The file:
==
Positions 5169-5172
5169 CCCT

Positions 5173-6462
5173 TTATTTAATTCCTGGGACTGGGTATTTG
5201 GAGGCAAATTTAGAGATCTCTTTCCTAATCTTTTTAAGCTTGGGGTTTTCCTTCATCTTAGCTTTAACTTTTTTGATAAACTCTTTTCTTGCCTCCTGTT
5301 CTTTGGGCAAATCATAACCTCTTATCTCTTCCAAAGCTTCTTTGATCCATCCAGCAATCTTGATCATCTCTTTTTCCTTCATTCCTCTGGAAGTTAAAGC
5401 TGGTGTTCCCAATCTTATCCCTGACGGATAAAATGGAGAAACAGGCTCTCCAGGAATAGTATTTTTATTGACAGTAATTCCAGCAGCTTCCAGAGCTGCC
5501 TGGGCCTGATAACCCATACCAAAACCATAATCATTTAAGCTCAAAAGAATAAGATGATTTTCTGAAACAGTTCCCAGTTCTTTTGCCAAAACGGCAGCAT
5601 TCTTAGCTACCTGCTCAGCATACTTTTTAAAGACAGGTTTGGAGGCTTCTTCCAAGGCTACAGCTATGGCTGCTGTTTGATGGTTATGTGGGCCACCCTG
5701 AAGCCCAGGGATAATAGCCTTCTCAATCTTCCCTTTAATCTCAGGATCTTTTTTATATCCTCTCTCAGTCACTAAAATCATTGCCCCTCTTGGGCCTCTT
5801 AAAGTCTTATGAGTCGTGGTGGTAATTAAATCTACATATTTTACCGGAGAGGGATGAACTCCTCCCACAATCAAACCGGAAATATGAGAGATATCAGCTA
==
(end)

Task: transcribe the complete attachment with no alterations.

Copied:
Positions 5169-5172
5169 CCCT

Positions 5173-6462
5173 TTATTTAATTCCTGGGACTGGGTATTTG
5201 GAGGCAAATTTAGAGATCTCTTTCCTAATCTTTTTAAGCTTGGGGTTTTCCTTCATCTTAGCTTTAACTTTTTTGATAAACTCTTTTCTTGCCTCCTGTT
5301 CTTTGGGCAAATCATAACCTCTTATCTCTTCCAAAGCTTCTTTGATCCATCCAGCAATCTTGATCATCTCTTTTTCCTTCATTCCTCTGGAAGTTAAAGC
5401 TGGTGTTCCCAATCTTATCCCTGACGGATAAAATGGAGAAACAGGCTCTCCAGGAATAGTATTTTTATTGACAGTAATTCCAGCAGCTTCCAGAGCTGCC
5501 TGGGCCTGATAACCCATACCAAAACCATAATCATTTAAGCTCAAAAGAATAAGATGATTTTCTGAAACAGTTCCCAGTTCTTTTGCCAAAACGGCAGCAT
5601 TCTTAGCTACCTGCTCAGCATACTTTTTAAAGACAGGTTTGGAGGCTTCTTCCAAGGCTACAGCTATGGCTGCTGTTTGATGGTTATGTGGGCCACCCTG
5701 AAGCCCAGGGATAATAGCCTTCTCAATCTTCCCTTTAATCTCAGGATCTTTTTTATATCCTCTCTCAGTCACTAAAATCATTGCCCCTCTTGGGCCTCTT
5801 AAAGTCTTATGAGTCGTGGTGGTAATTAAATCTACATATTTTACCGGAGAGGGATGAACTCCTCCCACAATCAAACCGGAAATATGAGAGATATCAGCTA